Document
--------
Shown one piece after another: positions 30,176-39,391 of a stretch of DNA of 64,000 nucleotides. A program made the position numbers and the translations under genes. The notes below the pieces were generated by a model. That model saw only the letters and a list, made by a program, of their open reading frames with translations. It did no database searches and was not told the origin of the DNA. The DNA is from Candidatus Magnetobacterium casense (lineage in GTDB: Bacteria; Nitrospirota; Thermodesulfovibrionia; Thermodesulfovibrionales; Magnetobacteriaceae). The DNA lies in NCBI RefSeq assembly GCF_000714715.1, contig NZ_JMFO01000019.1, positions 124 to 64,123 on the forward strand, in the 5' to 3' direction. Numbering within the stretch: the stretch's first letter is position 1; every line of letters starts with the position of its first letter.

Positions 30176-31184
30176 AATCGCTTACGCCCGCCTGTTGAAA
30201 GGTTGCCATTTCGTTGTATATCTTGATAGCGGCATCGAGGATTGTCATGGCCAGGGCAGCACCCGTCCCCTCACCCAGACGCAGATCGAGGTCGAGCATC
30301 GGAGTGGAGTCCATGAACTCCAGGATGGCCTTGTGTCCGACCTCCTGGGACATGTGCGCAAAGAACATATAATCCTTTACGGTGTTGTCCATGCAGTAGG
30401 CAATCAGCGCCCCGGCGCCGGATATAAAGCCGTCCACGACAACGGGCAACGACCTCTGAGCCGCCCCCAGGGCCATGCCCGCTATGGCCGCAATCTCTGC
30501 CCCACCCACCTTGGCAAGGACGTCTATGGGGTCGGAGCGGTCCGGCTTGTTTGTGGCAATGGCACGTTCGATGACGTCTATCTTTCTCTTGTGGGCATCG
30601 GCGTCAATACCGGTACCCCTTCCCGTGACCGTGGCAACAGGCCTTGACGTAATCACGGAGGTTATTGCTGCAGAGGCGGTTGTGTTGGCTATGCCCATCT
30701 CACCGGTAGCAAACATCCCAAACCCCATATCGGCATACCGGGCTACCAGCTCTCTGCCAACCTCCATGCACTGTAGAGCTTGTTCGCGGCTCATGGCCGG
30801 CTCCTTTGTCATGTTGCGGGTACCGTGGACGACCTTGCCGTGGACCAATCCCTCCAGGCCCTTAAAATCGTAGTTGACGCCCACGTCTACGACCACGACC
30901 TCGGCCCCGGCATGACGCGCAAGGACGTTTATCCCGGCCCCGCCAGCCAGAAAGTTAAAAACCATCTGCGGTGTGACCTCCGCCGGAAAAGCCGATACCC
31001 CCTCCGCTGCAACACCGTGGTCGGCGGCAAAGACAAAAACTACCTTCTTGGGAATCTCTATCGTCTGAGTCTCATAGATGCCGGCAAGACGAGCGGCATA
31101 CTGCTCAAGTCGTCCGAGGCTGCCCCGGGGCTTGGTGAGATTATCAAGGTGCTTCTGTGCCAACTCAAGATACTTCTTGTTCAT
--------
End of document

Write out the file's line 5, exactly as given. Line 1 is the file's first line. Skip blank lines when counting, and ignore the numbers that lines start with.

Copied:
30301 GGAGTGGAGTCCATGAACTCCAGGATGGCCTTGTGTCCGACCTCCTGGGACATGTGCGCAAAGAACATATAATCCTTTACGGTGTTGTCCATGCAGTAGG